Catering to the desires of our insular financial, corporate and political classes, a subsidized clique of mass media and institutional soothsayers would have us believe that the system is not rotten to the core. Their false narrative maintains that private bankers did not conjure any of the roughly $80 trillion in total outstanding U.S. credit from thin air—debt that keeps the elites on top and the vast majority trapped in stagnation. The manufactured inflation that turned “penny candy” of 1913 into similar treats costing well over a dollar today gets whitewashed as either a conspiracy theory of “gold bugs” or a productive policy we need to extend indefinitely (or somehow both). The “thought leaders” of society proceed to insist that the historically and mathematically demonstrated “credit cycle” is actually a natural “business cycle” of the reckless marketplace, and that fiat “legal tender” mandates divinely write themselves, thus can never be unwritten.

On top of that, the skyrocketing cost of healthcare (a side-effect of easy money and World War II wage controls) associated with joining a corporate insurance pool is sold as “benefits”—always “your benefits”—to falsely impute personal ownership where none exists. Quitting your job, forever, and relying on altruistic Washington benefactors gets the double honorific—repeated ad nauseum—of being both “social” and enhancing “security.” Monopoly patent privileges and other barriers to market competition (medical licensing, legal guilds, teachers’ unions) must never be questioned, because they too are “beneficial” for society, we are frequently told.

Yes, there is quite of bit of mind-numbing disinformation to sort through in our daily attempt to carry on. While the general public seems to have an increasing awareness—thanks to the liberating nature of the internet—that something doesn’t quite make sense, all cylinders are not yet firing in any movement for economic progress that I’m aware of.

Part of the problem is the unnecessary distractions tossed out regularly by professional political experts—almost all of them lacking financial independence and thus prone to pandering to their base. Liberal/socialist pundits assure us that “unregulated” private-sector activity (although extinct since at least the 1970s) is to blame for every social ill; just a few thousand more rules and a few trillion more dollars for new centralized programs and we’ll be safe from those lingering free-market barbarians. Conservative/liberty types insist that the Federal Reserve is the root of all financial evil; never mind the numerous devastating banking collapses that occurred before the Fed was created (such as 1784, 1792, 1796, 1819, 1837, 1857, 1873, 1884, 1893, 1896, 1901 and 1907) and also ignore the inflationary debasement inherent to fiat banking.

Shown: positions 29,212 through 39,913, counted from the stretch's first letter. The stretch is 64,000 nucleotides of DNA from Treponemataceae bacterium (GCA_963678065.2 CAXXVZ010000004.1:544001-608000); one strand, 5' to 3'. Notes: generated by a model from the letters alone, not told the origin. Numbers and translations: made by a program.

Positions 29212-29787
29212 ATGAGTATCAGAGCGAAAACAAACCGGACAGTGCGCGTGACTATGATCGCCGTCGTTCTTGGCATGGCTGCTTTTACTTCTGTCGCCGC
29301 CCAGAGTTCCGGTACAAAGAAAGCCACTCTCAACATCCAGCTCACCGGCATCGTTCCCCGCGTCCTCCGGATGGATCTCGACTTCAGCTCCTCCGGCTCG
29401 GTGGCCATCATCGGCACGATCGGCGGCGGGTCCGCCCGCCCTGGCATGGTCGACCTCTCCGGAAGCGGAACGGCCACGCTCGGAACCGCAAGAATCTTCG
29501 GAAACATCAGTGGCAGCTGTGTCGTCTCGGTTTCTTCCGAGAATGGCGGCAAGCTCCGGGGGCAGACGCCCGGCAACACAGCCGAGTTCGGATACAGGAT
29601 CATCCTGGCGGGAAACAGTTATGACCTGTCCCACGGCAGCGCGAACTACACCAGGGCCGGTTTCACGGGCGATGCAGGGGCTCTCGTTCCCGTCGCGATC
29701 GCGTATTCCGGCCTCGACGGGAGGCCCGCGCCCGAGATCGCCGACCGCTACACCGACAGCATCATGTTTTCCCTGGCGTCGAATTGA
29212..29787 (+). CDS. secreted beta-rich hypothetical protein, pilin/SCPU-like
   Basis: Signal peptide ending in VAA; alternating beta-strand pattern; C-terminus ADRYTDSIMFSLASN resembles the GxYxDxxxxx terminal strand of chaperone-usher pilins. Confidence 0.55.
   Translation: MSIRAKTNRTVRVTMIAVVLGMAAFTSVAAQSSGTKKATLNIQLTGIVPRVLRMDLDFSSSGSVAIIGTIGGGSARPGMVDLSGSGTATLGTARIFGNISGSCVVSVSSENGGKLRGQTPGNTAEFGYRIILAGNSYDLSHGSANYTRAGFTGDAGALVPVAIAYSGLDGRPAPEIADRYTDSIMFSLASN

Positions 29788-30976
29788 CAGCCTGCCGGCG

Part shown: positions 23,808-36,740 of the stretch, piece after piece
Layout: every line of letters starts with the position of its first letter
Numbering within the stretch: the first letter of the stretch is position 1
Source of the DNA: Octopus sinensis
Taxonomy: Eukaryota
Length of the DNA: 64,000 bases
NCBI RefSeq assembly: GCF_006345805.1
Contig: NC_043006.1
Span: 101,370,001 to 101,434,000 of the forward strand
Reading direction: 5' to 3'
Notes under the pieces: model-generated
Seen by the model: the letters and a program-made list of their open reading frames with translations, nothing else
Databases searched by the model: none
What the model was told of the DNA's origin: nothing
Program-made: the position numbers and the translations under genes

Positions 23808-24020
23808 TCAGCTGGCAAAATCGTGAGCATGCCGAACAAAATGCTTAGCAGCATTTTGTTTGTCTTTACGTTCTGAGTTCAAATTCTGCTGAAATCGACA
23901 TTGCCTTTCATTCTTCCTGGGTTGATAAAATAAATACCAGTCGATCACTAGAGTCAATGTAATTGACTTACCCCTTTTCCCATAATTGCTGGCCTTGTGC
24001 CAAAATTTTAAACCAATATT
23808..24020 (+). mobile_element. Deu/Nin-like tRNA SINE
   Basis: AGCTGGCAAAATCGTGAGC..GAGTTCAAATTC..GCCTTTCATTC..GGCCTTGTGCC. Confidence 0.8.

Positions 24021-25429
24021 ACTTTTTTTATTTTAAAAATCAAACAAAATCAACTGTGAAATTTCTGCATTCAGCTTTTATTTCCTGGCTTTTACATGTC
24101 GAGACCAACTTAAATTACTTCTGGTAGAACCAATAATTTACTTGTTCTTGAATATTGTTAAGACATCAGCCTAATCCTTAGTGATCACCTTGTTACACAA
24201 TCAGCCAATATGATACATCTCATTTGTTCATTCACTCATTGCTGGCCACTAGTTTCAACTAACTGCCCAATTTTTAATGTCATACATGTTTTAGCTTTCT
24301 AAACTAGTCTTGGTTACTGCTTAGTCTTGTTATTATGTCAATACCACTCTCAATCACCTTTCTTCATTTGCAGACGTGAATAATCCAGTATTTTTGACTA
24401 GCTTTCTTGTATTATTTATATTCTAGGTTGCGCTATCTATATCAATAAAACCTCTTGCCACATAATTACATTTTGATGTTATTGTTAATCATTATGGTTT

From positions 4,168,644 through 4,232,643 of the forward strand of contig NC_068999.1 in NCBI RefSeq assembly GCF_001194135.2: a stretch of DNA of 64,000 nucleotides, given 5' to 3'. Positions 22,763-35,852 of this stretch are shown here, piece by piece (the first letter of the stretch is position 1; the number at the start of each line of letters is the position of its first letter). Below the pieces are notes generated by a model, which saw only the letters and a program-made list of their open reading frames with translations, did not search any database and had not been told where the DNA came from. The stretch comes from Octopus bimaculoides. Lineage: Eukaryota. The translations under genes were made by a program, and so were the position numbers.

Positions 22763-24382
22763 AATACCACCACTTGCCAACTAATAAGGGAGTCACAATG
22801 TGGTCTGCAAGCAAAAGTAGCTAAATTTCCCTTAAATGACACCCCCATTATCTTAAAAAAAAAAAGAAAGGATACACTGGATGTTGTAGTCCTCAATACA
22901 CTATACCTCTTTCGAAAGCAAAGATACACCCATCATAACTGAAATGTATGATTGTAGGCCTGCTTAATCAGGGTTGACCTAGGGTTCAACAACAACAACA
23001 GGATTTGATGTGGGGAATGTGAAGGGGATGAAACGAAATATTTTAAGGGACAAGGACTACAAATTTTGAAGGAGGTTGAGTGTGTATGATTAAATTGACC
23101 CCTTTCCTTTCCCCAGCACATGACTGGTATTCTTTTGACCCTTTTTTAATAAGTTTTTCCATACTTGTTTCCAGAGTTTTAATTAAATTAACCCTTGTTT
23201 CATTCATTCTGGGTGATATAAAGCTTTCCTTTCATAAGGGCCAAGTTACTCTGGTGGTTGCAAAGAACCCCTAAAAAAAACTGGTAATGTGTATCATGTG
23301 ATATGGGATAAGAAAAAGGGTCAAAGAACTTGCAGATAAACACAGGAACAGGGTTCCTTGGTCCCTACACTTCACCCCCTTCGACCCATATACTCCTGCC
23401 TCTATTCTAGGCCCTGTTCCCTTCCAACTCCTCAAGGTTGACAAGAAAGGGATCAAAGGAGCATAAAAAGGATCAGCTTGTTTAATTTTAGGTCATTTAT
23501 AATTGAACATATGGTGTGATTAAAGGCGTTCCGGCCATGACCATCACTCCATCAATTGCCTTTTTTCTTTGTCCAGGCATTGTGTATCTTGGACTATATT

Thanks to the empty nature of both partisan messages—and the many important gaps conveniently left out—politicized banking elites and fascistic corporate cartels have been corroding the social fabric of the West for centuries, with virtually zero effective opposition.

No matter how much we may claim to recognize the dishonest nature of our ruling authorities and their clandestine corporate masters, we just can’t seem to stop obeying all their foolish and harmful temptations. (Two such deceptive enticements will be explored at length in this essay, breaking tradition with conventional norms of tossing raw meat to the audience. Like most Americans, I thankfully have a full-time job outside of writing. So while I welcome any interesting feedback… I don’t need your financial support.)

In accordance with the title of this piece, considerable attention will be given to the many enduring myths that keep our financial system in its perpetual state of dysfunction. To offset part of that inevitable negativity and economic gloom, a few sections of more sensible and/or positive material have been included towards the beginning to start on a brighter note. These should also help dispel some of the false narratives I’ll be addressing later.

A Few Experts with Something Useful to Say

For a good overview on the economics profession, I’ll refer to a comment by RoatanBill in a previous article (not one of mine) published in April on this website:

It all starts with Economics. Economics is a fraudulent profession. Economics can’t prove anything, economists can’t predict anything without another economist saying the opposite and economists can’t even come up with why past events happened with a consensus OPINION.

In short, Economics is just BS OPINION spread around by people with degrees that shouldn’t exist. If you can’t PROVE something, then that ‘profession’ shouldn’t be able to hand out PhD’s. Having a PhD in an opinion is worthless to society and does real harm.

On a more upbeat note, I’ll add one of the best educational offerings I’ve found on the topic of economics. This starts with the important concept of a bank balance sheet. (Over the years, I must have read well over 100 economic essays by familiar names and from critical “outsiders” that manage to bypass this crucial topic.)

The example balance sheet below comes from an article written by Alasdair Macleod, a former stockbroker and banker who is now a Senior Fellow at the GoldMoney Foundation. I did some formatting to change his two tables into a single chart and added footnotes at the end to help explain some banking terminology. Mr. Macleod’s tables illustrate how modern banking activity results in “lending money into existence” as he aptly puts it.

Example Bank Balance Sheet

M.U. = Monetary Units. Above data and labels are from Alasdair Macleod, except for the “equity ratio” which is discussed in his article but not shown directly in his tables.

Additional notes by Steve Penfield:

Due from Banks = deposits from “my” bank into other banks to expedite future transfers.

Interbank Loans = short-term loans “my” bank receives from other banks for daily balancing.

Debt bonds are issued by banks and sold to investors (pension funds, etc.).

*Another way to view “shareholders’ equity” is to consider it the principal deposit.